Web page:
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AFRO-NETS> International Day Against Female Genital Mutilation (21)
- Subject: AFRO-NETS> International Day Against Female Genital Mutilation (21)
- From: Sabrina Lee <firstname.lastname@example.org>
- Date: Mon, 11 Dec 2000 09:31:41 -0500 (EST)
International Day Against Female Genital Mutilation (21)
This is a response from the Foundation for Women's Health Research
and Development, (FORWARD). FORWARD is one of the leading NGOs in the
UK that works to eliminate FGM and other gender based practices that
are harmful to the health and well being of African women and girls.
Firstly I should like to say that it is wonderful that FORWARD's re-
cent press release to mark the International Day Against FGM has
sparked such lively debate and has allowed a global discussion forum
on many issues surrounding FGM to emerge. There have been diverse and
controversial opinions, which have made many people, sit up and
think. It is indeed good to talk about these sensitive issues.
There are a number of comments I should like to respond to give FOR-
WARD's perspective. Firstly we do not agree that Female Genital Muti-
lation should be equated with male circumcision. Of course complica-
tions can arise from male circumcision. But the cutting of the labia
minora and the clitoris can be more readily linked to the cutting off
of the penis than just the foreskin. There are proven hygienic bene-
fits for male circumcision, but FGM has more adverse effects for
women both in terms of their reproductive health and their sexual
I would like to stress that our focus here is on FGM and we think
there are still a lot of critical issues, which have not been ad-
dressed, and we need to focus in this forum on women and not diffuse
the issue with the needs of men. Far too often women's issues have
been taken over by concerns of men and I think that on this occasion
the link is clearly an issue that is more detrimental to the health
and well-being of women.
One of the controversies, which have arisen from this ongoing debate,
is the medicalisation of the procedure. This is something, which
FORWARD strongly disagrees with. Although we understand that FGM per-
formed in a sterile environment with anaesthetic is preferable to us-
ing dirty knives and razor blades, this will only serve to perpetuate
the practice. The effects of FGM are not only physical but more im-
portantly the psychological implications are rarely studied. Recent
studies reveal that the latter may cause more harm for women and
girls and this does not exclude women who have had FGM done under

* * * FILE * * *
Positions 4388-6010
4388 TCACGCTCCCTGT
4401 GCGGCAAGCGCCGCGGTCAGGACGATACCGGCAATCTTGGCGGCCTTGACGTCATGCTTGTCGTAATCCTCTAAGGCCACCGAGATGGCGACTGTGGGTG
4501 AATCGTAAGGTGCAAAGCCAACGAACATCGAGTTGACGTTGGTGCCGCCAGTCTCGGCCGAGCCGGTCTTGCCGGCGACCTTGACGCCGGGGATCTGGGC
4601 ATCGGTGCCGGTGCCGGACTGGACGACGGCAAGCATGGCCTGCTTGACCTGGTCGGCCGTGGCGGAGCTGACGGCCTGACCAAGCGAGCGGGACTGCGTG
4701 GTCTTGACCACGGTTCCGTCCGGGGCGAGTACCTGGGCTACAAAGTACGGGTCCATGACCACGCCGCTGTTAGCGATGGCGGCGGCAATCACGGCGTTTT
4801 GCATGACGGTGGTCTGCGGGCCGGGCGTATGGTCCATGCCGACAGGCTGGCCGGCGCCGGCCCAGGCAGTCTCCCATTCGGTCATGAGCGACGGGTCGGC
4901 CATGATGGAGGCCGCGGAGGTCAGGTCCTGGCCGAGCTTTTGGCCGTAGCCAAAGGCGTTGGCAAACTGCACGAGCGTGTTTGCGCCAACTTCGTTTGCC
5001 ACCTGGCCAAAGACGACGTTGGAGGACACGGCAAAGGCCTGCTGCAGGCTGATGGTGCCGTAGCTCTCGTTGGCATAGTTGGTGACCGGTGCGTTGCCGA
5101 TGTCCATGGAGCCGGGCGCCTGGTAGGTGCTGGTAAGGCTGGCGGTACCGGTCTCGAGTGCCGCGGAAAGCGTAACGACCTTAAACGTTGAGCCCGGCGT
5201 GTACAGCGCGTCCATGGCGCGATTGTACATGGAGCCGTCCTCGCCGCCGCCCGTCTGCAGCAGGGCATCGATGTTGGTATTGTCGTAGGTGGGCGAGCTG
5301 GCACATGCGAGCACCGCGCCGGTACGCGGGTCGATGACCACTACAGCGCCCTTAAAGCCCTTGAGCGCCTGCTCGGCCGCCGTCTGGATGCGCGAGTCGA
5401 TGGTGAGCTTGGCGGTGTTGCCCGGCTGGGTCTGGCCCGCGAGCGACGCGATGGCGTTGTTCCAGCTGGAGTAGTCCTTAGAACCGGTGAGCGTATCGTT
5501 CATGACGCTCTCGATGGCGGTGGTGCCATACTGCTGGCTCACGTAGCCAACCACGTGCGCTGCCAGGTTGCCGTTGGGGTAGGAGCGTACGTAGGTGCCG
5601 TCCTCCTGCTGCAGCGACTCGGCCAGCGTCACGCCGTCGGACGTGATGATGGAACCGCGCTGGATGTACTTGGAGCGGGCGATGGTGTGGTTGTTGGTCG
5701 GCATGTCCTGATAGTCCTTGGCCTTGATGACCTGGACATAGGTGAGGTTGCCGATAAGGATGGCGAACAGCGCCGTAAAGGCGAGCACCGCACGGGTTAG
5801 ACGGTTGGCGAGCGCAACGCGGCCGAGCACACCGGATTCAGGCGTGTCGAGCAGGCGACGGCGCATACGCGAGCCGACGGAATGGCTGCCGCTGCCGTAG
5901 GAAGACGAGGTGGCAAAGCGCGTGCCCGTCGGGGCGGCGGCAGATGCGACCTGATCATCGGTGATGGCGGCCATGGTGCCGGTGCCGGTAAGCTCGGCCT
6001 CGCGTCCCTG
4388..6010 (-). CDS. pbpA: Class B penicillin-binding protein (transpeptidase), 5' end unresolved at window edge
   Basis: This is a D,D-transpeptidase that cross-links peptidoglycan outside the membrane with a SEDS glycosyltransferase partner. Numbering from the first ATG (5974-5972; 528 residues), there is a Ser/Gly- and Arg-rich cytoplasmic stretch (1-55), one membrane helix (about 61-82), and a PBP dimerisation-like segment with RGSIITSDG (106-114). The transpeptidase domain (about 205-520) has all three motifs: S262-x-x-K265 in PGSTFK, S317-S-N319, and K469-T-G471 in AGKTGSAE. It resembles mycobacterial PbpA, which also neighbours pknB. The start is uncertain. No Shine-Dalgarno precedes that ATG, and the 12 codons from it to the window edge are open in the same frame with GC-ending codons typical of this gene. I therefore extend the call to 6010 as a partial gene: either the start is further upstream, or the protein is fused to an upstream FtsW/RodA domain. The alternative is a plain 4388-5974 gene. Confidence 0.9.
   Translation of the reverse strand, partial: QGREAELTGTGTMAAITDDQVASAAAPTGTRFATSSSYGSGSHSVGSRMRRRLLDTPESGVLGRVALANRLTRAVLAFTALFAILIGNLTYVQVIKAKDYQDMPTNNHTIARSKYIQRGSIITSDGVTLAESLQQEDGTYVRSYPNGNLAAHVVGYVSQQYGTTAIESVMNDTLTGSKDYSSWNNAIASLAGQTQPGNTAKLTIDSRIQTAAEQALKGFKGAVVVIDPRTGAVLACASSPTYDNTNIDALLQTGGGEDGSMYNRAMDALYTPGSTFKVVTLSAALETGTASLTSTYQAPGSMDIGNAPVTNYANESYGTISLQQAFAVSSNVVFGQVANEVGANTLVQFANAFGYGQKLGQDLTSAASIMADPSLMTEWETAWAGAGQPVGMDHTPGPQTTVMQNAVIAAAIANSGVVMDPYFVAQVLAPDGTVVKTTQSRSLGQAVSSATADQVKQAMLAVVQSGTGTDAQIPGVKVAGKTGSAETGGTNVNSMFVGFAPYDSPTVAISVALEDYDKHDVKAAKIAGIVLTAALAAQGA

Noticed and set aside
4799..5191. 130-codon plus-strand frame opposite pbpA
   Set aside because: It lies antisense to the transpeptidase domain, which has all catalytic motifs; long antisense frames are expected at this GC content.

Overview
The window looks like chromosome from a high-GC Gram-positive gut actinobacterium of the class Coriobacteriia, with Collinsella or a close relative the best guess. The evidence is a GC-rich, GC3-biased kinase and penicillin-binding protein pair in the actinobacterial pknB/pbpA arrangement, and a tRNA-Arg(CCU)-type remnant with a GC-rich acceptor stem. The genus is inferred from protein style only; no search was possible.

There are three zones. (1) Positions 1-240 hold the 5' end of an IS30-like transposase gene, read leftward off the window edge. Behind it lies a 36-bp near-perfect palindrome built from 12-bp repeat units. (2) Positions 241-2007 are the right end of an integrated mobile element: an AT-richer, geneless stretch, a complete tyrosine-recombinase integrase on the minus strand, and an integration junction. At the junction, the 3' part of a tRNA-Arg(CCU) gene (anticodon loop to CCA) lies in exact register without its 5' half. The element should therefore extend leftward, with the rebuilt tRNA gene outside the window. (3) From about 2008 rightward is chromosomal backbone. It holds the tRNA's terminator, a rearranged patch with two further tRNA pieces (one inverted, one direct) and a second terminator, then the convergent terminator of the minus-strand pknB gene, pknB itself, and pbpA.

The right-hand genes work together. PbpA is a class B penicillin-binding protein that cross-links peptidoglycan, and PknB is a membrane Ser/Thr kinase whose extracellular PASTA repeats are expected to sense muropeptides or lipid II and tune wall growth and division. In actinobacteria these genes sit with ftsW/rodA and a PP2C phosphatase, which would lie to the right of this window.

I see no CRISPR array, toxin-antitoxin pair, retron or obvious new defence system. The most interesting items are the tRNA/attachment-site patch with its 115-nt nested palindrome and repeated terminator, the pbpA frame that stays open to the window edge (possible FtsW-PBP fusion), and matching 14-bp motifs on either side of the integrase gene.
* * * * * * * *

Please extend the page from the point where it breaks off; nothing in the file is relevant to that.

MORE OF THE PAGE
hospital conditions. We should realize that the practice of FGM often
is compounded by a lot of other issues like early marriage, taboos on
discussions on sexuality issues and a culture that encourages polyg-
amy. Young girls and women may be under more pressure to keep their
The World Health Organization has categorically stated that FGM "in
any form should not be practised by health professionals in any set-
ting - including hospitals or other health establishments".
FORWARD sensitises medical professionals to understand the complexi-
ties of FGM and the harmful health implications. We would rather
medical professionals used there influential status in the campaign
against FGM and not to condone the practice. In any case we should
note that in Africa our real health needs of women have not been ade-
quately addressed. Africa continues to have the highest maternal mor-
tality rate in the world. On average 1 in 16 pregnant women dies from
complications of giving birth. Do we want to divert resources to some
unnecessary procedure that does not benefit women in any way, except
to make them acceptable to men?
Lastly I would like to keep this lively debate going and to inform
the group about some of the political outcomes of the International
Day against Female Genital Mutilation. Firstly a motion has been put
before the European parliament on FGM calling for FGM to be treated
as a crime against personal integrity and to recognise that FGM could
be used as grounds for seeking asylum.
In addition I would like to hear your opinion on the proposal by Anna
Diamantopoulou the EU Greek Commissioner that the EU should "consider
making aid to recipient countries contingent on their commitment to
fight the practice of FGM via legislation and education". I ask you
how can the enforcement of such a policy be anything but harmful to
women and girls?
Chair of FORWARD
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